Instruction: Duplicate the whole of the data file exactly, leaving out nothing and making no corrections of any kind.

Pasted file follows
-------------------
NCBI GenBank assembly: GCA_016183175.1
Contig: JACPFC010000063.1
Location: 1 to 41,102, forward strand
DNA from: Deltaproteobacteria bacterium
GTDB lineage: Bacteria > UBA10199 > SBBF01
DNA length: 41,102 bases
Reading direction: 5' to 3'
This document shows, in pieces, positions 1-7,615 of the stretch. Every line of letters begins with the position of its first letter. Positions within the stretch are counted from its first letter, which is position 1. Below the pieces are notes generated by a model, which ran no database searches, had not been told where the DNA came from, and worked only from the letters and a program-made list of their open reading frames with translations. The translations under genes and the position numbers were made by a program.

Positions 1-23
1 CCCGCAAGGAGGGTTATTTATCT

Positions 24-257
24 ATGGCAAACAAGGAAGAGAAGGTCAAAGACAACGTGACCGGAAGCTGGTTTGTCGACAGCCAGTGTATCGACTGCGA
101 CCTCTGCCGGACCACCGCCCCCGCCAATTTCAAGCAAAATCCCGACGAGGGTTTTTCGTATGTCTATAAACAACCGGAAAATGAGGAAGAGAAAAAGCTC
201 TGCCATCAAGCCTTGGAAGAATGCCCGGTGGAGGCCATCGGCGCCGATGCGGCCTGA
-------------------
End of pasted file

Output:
NCBI GenBank assembly: GCA_016183175.1
Contig: JACPFC010000063.1
Location: 1 to 41,102, forward strand
DNA from: Deltaproteobacteria bacterium
GTDB lineage: Bacteria > UBA10199 > SBBF01
DNA length: 41,102 bases
Reading direction: 5' to 3'
This document shows, in pieces, positions 1-7,615 of the stretch. Every line of letters begins with the position of its first letter. Positions within the stretch are counted from its first letter, which is position 1. Below the pieces are notes generated by a model, which ran no database searches, had not been told where the DNA came from, and worked only from the letters and a program-made list of their open reading frames with translations. The translations under genes and the position numbers were made by a program.

Positions 1-23
1 CCCGCAAGGAGGGTTATTTATCT

Positions 24-257
24 ATGGCAAACAAGGAAGAGAAGGTCAAAGACAACGTGACCGGAAGCTGGTTTGTCGACAGCCAGTGTATCGACTGCGA
101 CCTCTGCCGGACCACCGCCCCCGCCAATTTCAAGCAAAATCCCGACGAGGGTTTTTCGTATGTCTATAAACAACCGGAAAATGAGGAAGAGAAAAAGCTC
201 TGCCATCAAGCCTTGGAAGAATGCCCGGTGGAGGCCATCGGCGCCGATGCGGCCTGA